The objective of the study was to evaluate the diagnostic efficiency of laboratory tests, including serum transferrin receptor (TfR) measurements, in the diagnosis of iron depletion. The patient population consisted of 129 consecutive anemic patients at the University Hospital of Turku who were given a bone marrow examination. Of these patients, 48 had iron deficiency anemia (IDA), 64 anemia of chronic disease (ACD), and 17 patients had depleted iron stores and an infectious or an inflammatory condition (COMBI). Depletion of iron stores was defined as a complete absence of stainable iron in the bone marrow examination. Serum TfR concentrations were elevated in the vast majority of the IDA and COMBI patients, while in the ACD patients, the levels were within the reference limits reported earlier for healthy subjects. TfR measurement thus provided a reliable diagnosis of iron deficiency anemia (AUC(ROC) 0.98). Serum ferritin measurement also distinguished between IDA patients and ACD patients. However, the optimal decision limit for evaluation of ferritin measurements was considerably above the conventional lower reference limits, complicating the interpretation of this parameter. Calculation of the ratio TfR/log ferritin (TfR-F Index) is a way of combining TfR and ferritin results. This ratio provided an outstanding parameter for the identification of patients with depleted iron stores (AUC(ROC) 1.00). In anemic patients, TfR measurement is a valuable noninvasive tool for the diagnosis of iron depletion, and offers an attractive alternative to more conventional laboratory tests in the detection of depleted iron stores.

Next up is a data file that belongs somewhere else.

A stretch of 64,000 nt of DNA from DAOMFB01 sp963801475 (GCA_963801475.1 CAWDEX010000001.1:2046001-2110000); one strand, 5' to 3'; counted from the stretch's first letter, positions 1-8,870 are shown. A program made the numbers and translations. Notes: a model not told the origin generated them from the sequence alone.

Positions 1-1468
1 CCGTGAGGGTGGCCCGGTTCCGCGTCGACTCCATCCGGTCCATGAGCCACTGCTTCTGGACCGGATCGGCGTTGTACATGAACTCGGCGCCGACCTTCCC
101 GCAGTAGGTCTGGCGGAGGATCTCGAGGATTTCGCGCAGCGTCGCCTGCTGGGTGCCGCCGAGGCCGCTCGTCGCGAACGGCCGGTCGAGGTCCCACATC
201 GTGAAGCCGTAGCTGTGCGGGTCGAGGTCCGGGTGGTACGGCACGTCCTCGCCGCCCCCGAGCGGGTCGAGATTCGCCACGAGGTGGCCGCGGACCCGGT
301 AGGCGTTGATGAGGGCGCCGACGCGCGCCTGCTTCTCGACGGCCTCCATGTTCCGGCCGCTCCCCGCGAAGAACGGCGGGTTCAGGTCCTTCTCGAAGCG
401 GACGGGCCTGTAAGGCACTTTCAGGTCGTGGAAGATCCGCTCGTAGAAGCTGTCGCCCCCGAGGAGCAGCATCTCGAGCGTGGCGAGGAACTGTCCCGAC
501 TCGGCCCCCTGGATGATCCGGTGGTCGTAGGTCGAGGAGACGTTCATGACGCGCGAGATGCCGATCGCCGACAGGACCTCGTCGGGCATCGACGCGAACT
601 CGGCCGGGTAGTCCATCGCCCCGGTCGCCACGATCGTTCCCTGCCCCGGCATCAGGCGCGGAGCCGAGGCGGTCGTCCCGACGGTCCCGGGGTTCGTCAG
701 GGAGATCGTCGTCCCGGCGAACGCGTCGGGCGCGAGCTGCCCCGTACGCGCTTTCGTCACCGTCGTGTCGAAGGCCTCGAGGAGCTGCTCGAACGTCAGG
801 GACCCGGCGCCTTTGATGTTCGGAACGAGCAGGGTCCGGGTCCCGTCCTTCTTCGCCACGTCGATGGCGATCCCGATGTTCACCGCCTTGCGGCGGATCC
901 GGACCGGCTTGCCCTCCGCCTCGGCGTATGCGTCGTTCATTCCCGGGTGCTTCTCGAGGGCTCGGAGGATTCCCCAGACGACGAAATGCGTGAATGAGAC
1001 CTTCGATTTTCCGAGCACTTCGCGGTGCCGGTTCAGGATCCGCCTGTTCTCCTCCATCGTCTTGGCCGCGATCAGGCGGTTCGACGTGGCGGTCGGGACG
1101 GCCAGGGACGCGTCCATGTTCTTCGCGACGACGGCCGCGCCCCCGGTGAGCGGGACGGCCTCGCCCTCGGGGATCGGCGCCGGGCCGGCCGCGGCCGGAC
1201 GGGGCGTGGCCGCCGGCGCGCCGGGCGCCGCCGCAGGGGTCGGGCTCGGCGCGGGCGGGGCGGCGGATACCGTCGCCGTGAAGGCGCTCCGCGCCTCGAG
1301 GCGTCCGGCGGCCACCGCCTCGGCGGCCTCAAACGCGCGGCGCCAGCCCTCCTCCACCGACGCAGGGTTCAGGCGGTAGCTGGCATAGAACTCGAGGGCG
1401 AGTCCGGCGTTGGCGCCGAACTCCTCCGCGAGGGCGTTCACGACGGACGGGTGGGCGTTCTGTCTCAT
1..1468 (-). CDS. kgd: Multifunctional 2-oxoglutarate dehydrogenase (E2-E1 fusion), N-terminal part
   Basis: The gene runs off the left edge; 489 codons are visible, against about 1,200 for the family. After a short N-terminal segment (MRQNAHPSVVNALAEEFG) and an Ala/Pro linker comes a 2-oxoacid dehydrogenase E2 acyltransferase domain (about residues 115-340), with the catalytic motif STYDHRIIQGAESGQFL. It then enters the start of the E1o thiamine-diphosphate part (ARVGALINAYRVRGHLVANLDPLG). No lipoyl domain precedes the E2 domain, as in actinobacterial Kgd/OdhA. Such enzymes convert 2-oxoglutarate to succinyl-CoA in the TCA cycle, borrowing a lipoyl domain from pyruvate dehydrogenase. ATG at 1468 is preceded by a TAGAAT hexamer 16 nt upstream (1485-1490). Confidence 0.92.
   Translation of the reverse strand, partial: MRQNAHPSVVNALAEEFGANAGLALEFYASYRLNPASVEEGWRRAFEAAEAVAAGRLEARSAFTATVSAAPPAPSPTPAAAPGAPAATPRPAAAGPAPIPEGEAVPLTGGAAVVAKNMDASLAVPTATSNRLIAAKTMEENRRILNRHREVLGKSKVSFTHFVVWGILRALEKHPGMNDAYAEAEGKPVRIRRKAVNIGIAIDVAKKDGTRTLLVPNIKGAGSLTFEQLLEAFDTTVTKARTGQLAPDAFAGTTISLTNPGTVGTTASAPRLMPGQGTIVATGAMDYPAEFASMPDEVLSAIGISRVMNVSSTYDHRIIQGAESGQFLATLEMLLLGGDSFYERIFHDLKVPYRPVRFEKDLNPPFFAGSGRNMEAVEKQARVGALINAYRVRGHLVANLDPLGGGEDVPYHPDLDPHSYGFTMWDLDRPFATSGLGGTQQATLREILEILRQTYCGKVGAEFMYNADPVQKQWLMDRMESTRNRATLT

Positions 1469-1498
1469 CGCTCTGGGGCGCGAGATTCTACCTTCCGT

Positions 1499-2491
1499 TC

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              Acute selenium toxicity associated with a dietary supplement.